These are the names…
‘And these are the names of the children of Israel’. The second book of the Torah is shemot, the book of names. The names of Jacob’s sons, the tribes of Israel are the introduction to the epic story of exile and exodus.
Names occupy a significant place in our heritage and culture. The Torah is replete with seemingly insignificant names which are later explained by the Rabbis as being laden with meaning.
Abraham, Sarah and many other major personalities have their names changed, and others, such as Moses have multiple concurrent names.
In Jewish thought a name is far more than an arbitrary label. The Hebrew word for name shem, forms the middle of the word for soul neshama.
The Talmud (Yuma 83b) explains that Rabbi Meir was able to ascertain a person’s essence and character from their name.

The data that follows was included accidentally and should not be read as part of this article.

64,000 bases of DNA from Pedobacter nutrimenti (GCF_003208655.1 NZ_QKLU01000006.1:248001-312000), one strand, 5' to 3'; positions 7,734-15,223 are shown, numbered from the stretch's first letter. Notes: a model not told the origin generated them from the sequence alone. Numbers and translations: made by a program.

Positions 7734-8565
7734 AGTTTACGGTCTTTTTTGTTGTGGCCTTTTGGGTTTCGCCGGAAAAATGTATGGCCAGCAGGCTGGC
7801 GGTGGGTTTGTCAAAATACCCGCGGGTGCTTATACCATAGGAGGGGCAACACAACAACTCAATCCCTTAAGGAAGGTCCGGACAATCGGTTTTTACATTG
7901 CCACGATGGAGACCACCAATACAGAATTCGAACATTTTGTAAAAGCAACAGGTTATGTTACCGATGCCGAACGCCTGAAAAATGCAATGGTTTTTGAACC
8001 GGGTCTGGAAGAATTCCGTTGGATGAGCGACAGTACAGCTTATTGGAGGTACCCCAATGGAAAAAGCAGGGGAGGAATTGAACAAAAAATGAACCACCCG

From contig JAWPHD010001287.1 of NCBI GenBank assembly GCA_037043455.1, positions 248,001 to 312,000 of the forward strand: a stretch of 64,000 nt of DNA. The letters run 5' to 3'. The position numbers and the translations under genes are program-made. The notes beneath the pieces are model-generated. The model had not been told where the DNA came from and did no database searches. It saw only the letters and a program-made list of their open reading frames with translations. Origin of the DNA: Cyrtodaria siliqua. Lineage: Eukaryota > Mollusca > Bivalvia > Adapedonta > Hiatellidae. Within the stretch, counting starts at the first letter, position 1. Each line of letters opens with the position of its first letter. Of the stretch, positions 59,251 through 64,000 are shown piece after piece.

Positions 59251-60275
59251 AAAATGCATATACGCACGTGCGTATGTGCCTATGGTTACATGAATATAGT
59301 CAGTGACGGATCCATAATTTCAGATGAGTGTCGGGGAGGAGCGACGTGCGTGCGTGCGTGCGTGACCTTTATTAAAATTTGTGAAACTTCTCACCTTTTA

The renowned 16th century Kabbalist, Rabbi Yitzchak Luria (known as the Arizal) explains that when parents give their child a Hebrew name they are imbued with a spark of Divine inspiration.
The name they select is invariably the true description of the neshama, or spiritual essence of their child.
Whereas many Biblical names were called after specific events, current practice is to name after relatives.
Ashkenazim only name after deceased parents and grandparents, whereas common Sephardi practice is to honour them in their lifetime.
Either way, this gives the child a sense of identity and continuity, carrying on the legacy of previous generations into a new era.
Interestingly the Hebrew letters for name shin mem add up to the same numerical value as sefer, book.
Names tell a story of our spiritual potential as well as our life’s mission. Perhaps this is why we are told that when we complete our years on this earth and face Heavenly accountability, one of the most powerful questions we will be asked is, ‘What is your name – and did you live up to it?’
Rabbi Naftali Schiff is founder and chief executive of Jewish Futures